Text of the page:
On Thursday, January 29th, the best of the contemporary, and the old school jazz cats in the scene, came through to celebrate the 50th anniversary of the Newport Jazz Festival. If there was ever any question about the strength of the heart beat of jazz today, that night it was answered because the Flynn theatre was about ready to come off of its feet. Drummer Louis Nash, tenor man James Moody, guitarist Howard Alden, Trumpeter Randy Brecker, pianist Cedar Walton, bassist Peter Washington, and tenor/baritone sax player James Carter formed an all-star crew to throw down hard for this most necessary celebration.
The show in itself was one large never-ending highlight. All the instruments complemented each other beautifully like a huge love affair. Old met new, making the perfect mix of tradition and innovation. Cedar Walton, one of the older pros on stage, added wonderful harmonious melodic undertones, never quite stealing the show, but making himself ever present, and ever important. Cedar Walton’s piano radiated an extremely special musical wisdom that blanketed the audience. Randy Brecker, who was more reserved than I expected, was still very tasteful with the trumpet. If this crew was a basketball team then Peter Washington would have been the John Stockton of the evening. He almost never left the stage, was extremely dependable, and was always in the groove pocket when needed. Peter Washington was the backbone of the band, playing his fills when appropriate, and then remaining solidly in the background, consistently assisting his teammates. Howard Alden never really stole the show either, but showed his excellence and professionalism through his chord work. He laid down progressions with warm soft textures, excellent technique, and a whole lot of smoothness. Alden was a key component to the band’s thick rhythm section.
James Carter, James Moody, and Louis Nash were the show stealers of the night. Louis Nash provided the head bopping beats, with intensely original overwhelmingly powerful drum fills and the fluid finesse of a cheetah in motion. He would put down a stick, pick up a brush, wipe the snare with one hand, attack the symbols with another, and all the while never miss a beat. I am almost unsure that I will ever be able to watch another drummer ever again. James Moody showed that one could be in the game for fifty or so years, and still remain in his prime. Soul is something that certainly does not die, and he, his tenor, and his vocals had enough to put a little hop in the step of everyone in the western hemisphere. Finally, Mr. James Carter, the new explosion on the jazz scene, showed Burlington what is hip. He is funk, jazz, and rock and roll fused together into one man, and two saxophones. When Carter, with his flashy suit, wanted to get the crowd going, he did it; when he wanted to bring them down, he did it. James Carter has more energy than a five year old with ADHD. This man is most certainly the next big thing for jazz.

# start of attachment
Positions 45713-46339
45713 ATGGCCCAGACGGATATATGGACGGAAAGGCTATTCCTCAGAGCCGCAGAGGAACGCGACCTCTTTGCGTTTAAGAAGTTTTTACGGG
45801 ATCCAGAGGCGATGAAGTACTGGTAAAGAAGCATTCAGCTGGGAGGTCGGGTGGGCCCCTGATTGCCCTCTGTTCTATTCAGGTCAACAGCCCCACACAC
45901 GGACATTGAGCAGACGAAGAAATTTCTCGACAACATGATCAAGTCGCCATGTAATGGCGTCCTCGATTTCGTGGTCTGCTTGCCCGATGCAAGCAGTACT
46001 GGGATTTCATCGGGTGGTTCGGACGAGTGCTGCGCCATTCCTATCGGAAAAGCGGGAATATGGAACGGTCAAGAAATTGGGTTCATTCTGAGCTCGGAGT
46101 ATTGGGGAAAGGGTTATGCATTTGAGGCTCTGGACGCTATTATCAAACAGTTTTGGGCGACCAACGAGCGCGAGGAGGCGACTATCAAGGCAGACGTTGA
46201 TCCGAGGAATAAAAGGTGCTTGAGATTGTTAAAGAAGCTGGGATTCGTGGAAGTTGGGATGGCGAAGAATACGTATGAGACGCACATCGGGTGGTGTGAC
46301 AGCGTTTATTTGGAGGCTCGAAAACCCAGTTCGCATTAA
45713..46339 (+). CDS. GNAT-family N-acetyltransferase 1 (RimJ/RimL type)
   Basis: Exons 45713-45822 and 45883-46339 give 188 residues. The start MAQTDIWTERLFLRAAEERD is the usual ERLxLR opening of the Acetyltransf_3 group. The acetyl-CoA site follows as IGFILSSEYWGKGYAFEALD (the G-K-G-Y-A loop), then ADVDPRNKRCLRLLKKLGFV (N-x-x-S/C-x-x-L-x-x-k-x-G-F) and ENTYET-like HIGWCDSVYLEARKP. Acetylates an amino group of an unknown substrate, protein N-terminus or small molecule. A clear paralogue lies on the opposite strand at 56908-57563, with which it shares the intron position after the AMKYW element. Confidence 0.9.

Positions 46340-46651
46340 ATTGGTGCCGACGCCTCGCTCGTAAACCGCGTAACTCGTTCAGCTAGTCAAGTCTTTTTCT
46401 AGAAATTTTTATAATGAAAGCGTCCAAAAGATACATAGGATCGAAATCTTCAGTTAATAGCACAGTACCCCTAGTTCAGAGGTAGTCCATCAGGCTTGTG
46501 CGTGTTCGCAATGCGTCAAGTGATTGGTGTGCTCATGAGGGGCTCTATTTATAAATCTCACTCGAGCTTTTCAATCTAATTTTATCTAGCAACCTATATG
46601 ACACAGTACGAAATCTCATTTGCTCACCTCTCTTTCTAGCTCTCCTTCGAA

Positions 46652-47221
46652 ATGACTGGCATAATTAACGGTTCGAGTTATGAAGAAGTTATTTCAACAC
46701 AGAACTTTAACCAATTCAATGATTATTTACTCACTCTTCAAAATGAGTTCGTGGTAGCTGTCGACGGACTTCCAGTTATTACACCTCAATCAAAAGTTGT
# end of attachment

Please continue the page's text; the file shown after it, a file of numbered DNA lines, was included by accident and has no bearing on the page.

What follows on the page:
Dizzy, Duke, and Billie Holiday were probably looking down over the Flynn on the 29th smiling, and clapping. Especially during the close of the first set, when Moody and Carter had their tenor battle. It was like watching Joe Namath take on Johnny Unitis–Except this was not about victory, but about celebration.